The vast bucolic splendor of the Topanga Canyon-based Will Geer Theatricum Botanicum does not exude the proper aura for the drawing room gossip-and-slander shenanigans of scripter Richard Brinsley Sheridan's comedy-of-manners masterpiece, "The School for Scandal." =
The vast bucolic splendor of the Topanga Canyon-based Will Geer Theatricum Botanicum does not exude the proper aura for the drawing room gossip-and-slander shenanigans of scripter Richard Brinsley Sheridan’s comedy-of-manners masterpiece, “The School for Scandal.” To her credit, helmer Ellen Geer manages to contain the environment while marshaling the varying talents of a large ensemble through Sheridan’s devastatingly witty sendup of late-18th-century London society.
Sheridan makes it easy to know the players, whose characters are reflected in their names. Acting as a bewigged precursor to National Enquirer-esque tabloid journalism, Lady Sneerwell (Susan Angelo) is the grand dame of smear, abetted by the gossip-mongering triumvirate of Sir Benjamin Backbite (Bill Durham), Crabtree (Jeff Bergquist) and Lady Candour (Katherine Griffith). Angelo, Durham and Bergquist quite capably bite into Sheridan’s ruinous repartee; Griffith’s Candour deliciously devours whole reputations with ravenous aplomb.
It is rumor and innuendo that drive the action, set in motion by Sneerwell and her reputation-assassin-for-hire, Widow Snake (Melora Marshall). Marshall projects Snake’s venomous agenda but quite often trips over a foreign accent that appears to meander over the entire European continent.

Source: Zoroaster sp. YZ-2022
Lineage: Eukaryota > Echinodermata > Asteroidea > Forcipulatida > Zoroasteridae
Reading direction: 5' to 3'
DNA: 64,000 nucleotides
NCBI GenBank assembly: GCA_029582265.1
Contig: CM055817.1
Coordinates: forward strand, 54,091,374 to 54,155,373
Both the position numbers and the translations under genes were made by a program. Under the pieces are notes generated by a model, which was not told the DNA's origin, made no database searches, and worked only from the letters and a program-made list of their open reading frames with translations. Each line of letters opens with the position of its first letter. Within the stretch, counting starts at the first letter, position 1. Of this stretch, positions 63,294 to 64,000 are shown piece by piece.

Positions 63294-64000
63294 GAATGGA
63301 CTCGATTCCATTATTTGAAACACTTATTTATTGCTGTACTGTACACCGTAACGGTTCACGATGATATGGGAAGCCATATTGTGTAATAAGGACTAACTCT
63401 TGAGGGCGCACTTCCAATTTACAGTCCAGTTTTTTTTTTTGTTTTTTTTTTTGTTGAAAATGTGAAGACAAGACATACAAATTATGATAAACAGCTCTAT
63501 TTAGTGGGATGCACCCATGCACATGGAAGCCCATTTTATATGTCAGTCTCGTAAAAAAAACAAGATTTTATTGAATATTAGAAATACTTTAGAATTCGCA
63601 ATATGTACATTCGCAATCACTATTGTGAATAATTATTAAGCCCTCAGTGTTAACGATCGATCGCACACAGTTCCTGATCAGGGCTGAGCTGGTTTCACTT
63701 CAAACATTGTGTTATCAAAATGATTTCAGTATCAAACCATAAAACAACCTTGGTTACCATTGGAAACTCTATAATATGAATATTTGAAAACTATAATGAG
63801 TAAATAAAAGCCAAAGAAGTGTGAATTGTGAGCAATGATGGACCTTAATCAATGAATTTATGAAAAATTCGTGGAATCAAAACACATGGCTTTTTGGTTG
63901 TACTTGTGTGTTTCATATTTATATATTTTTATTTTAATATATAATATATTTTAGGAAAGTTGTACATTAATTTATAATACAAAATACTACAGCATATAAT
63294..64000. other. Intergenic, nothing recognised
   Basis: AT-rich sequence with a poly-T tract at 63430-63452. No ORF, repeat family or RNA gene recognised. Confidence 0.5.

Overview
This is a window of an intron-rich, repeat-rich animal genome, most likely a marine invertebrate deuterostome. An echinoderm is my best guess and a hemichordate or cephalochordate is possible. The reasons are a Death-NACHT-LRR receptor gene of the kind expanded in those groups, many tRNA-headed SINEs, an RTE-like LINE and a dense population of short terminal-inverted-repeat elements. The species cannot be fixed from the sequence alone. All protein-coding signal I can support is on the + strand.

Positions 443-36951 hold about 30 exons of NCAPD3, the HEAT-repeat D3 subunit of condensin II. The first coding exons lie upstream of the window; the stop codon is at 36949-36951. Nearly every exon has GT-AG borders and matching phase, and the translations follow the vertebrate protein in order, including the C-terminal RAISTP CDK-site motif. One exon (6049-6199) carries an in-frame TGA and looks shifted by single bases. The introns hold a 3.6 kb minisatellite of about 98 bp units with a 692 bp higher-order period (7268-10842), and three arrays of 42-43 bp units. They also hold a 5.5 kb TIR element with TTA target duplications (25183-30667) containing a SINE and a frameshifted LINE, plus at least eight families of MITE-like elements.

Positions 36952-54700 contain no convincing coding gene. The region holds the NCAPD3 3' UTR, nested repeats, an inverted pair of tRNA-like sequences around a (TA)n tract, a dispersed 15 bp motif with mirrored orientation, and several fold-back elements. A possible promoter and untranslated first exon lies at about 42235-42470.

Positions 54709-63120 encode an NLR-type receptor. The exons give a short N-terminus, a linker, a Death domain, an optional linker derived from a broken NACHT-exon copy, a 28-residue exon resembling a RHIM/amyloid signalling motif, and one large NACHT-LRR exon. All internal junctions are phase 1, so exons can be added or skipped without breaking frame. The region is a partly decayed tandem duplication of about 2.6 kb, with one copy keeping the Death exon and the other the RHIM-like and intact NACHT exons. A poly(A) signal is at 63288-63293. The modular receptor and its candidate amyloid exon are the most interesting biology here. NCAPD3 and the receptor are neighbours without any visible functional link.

The plot revolves around the youthful Surface brothers, Charles (Jeff Wiesen) and Joseph (Mark Lewis), who have designs on the same woman, dowry-rich Maria (an emotionally undernourished Emily Bridges), the ward of wife-plagued Sir Peter Teazle (Franc Ross). Wiesen is properly roguish as the dissolute but honest Charles, who truly loves Maria but will not change his heedless ways simply to win Sir Peter’s favor.
Lewis shines as the superficially upstanding but thoroughly hypocritical Joseph, who conspires with Lady Sneerwell to undermine Charles’ reputation in Sir Peter’s eyes, leaving Joseph a clear path to Maria’s dowry and Sneerwell unobstructed access to Charles’ bed.
Swirling about the Surface brothers machinations are a plethora of tantalizing subplots, headlined by middle-aged Sir Peter’s tribulations with his child bride Lady Teazle (a sprightly Willow Geer), who has abandoned her former simple country ways and has wholeheartedly flung herself and Sir Peter’s money into Lady Sneerwell’s materialistic London social set. She also has allowed herself to wander into a dangerous liaison with the nefarious Joseph.
Complicating matters even further, Charles and Joseph’s rich uncle Sir Oliver Surface (twinkle-eyed Tim Halligan) has returned from India, incognito, determined to test their character to determine which is the more worthy to be his beneficiary.
Geer’s second-act staging is a delight as Sir Oliver teams with his old friend Sir Peter and loyal servant Rowley (Gerald Rivers) to put Charles and Joseph through a series of hilarious commedia-esque intrigues that eventually lead to a predictable feel-good ending that unites true lovers while undoing the scoundrels.